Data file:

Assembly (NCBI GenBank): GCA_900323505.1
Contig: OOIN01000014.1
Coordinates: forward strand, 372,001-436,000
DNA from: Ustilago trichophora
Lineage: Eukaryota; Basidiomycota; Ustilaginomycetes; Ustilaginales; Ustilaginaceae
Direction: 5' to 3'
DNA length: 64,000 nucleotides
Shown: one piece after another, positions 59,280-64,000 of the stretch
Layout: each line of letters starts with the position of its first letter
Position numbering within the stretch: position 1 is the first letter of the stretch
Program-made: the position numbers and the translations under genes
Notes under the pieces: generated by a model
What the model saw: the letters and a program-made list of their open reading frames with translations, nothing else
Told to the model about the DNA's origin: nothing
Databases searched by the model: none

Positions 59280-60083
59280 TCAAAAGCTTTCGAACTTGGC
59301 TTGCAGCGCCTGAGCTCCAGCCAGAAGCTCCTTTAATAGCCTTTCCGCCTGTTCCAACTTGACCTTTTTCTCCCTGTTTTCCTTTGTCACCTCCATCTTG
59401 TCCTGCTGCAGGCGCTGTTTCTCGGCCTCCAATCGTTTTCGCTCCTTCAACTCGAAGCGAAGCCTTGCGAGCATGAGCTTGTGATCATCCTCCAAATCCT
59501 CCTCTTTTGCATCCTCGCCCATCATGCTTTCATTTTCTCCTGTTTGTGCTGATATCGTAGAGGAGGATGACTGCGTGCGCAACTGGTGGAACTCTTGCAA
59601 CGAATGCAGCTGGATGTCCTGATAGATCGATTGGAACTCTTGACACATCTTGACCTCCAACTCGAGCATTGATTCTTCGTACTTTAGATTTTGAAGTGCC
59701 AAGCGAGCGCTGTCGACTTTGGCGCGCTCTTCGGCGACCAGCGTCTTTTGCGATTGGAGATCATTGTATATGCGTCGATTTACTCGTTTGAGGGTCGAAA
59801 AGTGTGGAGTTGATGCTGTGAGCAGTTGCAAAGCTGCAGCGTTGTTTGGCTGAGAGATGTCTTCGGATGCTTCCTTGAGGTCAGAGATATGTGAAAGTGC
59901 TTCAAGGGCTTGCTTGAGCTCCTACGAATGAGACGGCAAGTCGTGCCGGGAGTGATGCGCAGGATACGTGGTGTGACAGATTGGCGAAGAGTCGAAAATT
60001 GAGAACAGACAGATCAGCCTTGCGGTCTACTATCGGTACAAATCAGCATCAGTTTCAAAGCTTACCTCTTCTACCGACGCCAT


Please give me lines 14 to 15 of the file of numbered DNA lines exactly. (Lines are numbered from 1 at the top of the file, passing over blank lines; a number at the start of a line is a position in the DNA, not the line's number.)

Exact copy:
Told to the model about the DNA's origin: nothing
Databases searched by the model: none